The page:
8) When Veggies Rocked the Lunch Line: In September, MUSE School CA became the nation’s first plant-powered K-12 school after debuting an all-vegan menu packed with bean-based chilis and fresh vegetable salads. Along with Meatless Mondays and vegetarian options, school gardens and nutrition education programs have all risen in popularity at schools in the U.S. These trends might explain why a study published in March found that fruit and vegetable intake is on the rise in schools.

9) When Vegetarian Diets Proved Best for Weight Loss: In January, a major meta-analysis conducted by the Physicians Committee and published in the Journal of the Academy of Nutrition and Dietetics found that adopting a vegetarian diet causes weight loss, even in the absence of exercise or calorie counting. Another study in July confirmed that compared to diets that contain meat, vegetarian and vegan diets are more effective for weight loss. Superstar singer Adele echoed the same sentiments, crediting her vegetarian diet for her recent weight loss.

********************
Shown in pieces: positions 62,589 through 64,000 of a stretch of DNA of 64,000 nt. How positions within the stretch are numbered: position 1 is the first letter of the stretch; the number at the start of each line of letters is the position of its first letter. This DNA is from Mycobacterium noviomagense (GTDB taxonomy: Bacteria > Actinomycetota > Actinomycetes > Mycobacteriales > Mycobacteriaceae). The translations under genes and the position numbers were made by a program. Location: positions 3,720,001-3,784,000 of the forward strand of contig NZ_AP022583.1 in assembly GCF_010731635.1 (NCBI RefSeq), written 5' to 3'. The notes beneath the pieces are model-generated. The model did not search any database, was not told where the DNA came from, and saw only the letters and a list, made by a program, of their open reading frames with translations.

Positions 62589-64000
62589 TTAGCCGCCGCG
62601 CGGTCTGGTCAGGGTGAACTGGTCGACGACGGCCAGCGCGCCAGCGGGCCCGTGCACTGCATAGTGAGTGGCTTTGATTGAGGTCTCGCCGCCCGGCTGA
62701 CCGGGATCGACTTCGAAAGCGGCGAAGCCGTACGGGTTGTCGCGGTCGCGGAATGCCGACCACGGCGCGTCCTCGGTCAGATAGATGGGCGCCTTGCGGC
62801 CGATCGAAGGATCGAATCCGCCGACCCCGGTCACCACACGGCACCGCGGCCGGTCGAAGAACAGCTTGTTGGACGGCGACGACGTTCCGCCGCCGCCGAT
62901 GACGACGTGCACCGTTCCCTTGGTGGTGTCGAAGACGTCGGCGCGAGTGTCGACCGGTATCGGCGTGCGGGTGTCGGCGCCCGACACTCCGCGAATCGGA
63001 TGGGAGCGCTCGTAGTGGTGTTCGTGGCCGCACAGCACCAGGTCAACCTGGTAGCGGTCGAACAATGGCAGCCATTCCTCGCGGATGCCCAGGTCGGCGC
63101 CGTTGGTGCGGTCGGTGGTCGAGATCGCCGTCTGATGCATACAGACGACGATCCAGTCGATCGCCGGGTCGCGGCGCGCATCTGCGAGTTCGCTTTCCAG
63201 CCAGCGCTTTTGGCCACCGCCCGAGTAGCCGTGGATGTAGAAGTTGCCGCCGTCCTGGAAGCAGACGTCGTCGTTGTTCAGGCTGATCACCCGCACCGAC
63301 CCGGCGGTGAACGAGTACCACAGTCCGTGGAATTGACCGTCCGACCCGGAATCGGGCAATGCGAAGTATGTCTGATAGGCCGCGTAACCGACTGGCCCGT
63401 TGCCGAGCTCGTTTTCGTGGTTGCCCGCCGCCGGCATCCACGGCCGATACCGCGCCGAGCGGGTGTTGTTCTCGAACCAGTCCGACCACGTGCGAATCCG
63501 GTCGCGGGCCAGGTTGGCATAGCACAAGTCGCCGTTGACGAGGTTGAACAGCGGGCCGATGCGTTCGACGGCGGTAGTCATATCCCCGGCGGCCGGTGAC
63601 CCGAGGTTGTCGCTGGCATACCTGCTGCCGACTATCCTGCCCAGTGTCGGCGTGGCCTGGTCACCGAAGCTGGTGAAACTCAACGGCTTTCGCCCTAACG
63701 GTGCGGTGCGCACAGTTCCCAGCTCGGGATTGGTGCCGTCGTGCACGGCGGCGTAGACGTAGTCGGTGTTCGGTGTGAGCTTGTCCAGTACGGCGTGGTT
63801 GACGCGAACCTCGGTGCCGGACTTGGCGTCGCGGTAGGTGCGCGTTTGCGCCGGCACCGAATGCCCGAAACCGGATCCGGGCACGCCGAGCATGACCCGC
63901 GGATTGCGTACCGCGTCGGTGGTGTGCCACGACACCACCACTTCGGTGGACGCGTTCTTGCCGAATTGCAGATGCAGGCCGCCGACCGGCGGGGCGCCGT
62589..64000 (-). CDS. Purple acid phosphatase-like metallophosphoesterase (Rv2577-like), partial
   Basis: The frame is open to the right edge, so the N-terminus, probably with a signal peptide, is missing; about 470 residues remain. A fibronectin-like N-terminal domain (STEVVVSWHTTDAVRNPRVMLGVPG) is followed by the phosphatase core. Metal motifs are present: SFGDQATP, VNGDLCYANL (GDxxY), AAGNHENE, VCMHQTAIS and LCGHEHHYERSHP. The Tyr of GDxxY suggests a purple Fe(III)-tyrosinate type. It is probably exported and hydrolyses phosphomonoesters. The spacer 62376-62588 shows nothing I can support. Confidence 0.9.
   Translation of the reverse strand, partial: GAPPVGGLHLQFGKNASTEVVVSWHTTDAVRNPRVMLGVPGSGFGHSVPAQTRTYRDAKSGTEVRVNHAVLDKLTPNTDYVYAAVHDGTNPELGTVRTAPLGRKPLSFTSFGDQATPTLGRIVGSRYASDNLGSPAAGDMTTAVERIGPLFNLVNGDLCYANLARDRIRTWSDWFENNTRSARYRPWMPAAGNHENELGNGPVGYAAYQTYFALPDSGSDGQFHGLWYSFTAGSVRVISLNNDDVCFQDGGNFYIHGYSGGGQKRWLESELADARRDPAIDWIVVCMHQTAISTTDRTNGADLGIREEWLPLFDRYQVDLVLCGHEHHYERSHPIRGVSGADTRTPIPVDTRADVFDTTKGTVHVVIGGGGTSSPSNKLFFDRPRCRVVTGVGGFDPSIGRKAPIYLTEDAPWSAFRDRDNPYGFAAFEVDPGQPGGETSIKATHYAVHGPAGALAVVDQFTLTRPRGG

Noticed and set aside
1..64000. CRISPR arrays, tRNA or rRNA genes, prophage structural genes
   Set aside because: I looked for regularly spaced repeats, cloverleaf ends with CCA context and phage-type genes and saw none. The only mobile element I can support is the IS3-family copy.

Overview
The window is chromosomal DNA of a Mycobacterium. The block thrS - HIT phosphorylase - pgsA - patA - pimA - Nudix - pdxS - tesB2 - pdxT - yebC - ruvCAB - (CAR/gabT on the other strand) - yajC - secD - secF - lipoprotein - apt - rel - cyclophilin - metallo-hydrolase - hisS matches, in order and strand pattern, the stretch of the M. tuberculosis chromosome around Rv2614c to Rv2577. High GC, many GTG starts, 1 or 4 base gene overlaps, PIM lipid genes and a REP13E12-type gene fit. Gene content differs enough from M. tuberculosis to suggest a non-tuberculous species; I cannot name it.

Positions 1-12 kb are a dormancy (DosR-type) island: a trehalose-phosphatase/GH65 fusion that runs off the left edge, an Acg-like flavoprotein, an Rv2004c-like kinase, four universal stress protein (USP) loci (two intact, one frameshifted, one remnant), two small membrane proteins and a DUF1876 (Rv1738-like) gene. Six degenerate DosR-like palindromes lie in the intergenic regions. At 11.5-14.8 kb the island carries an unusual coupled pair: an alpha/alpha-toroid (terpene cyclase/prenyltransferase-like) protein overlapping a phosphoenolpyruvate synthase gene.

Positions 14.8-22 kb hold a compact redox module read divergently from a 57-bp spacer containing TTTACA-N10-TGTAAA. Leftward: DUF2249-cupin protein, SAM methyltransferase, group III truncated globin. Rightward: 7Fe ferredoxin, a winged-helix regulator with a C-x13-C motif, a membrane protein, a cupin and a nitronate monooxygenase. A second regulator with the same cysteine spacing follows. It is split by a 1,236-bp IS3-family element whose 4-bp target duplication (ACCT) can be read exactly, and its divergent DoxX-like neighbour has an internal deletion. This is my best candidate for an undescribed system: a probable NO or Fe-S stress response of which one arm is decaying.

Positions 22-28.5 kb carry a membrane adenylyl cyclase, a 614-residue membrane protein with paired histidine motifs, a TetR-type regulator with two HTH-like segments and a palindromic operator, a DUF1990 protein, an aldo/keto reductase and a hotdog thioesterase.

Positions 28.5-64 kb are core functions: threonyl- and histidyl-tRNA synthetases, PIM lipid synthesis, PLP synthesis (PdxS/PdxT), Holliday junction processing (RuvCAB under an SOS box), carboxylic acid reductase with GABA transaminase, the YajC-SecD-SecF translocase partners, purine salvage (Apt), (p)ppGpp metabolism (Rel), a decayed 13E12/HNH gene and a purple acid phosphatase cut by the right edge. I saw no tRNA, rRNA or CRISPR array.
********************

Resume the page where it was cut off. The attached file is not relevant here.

10) When a Trucker Found the Road to Good Health: What’s the best way to fuel up? Bobby Andersen, a 45-year-old Mississippi truck driver, made the case for a plant-based diet this July, when his story became national news. After adopting a vegan diet, Andersen lost 65 pounds and dropped all of his medications – all while spending six days a week on the road.

11) When 340,000 Cancer Cases Could Have Been Prevented: The American Institute for Cancer Research states that a healthy diet and other lifestyle changes can prevent an estimated 340,000 cancer cases per year, and new research this year showed that plant-based diets may be protective against certain types of cancer. Vegan diets may reduce the risk of prostate cancer, be best for breast cancer survival, and protect against colorectal cancer.